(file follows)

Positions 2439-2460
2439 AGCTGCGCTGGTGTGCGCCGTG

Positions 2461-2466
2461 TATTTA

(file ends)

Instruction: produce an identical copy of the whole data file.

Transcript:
Positions 2439-2460
2439 AGCTGCGCTGGTGTGCGCCGTG

Positions 2461-2466
2461 TATTTA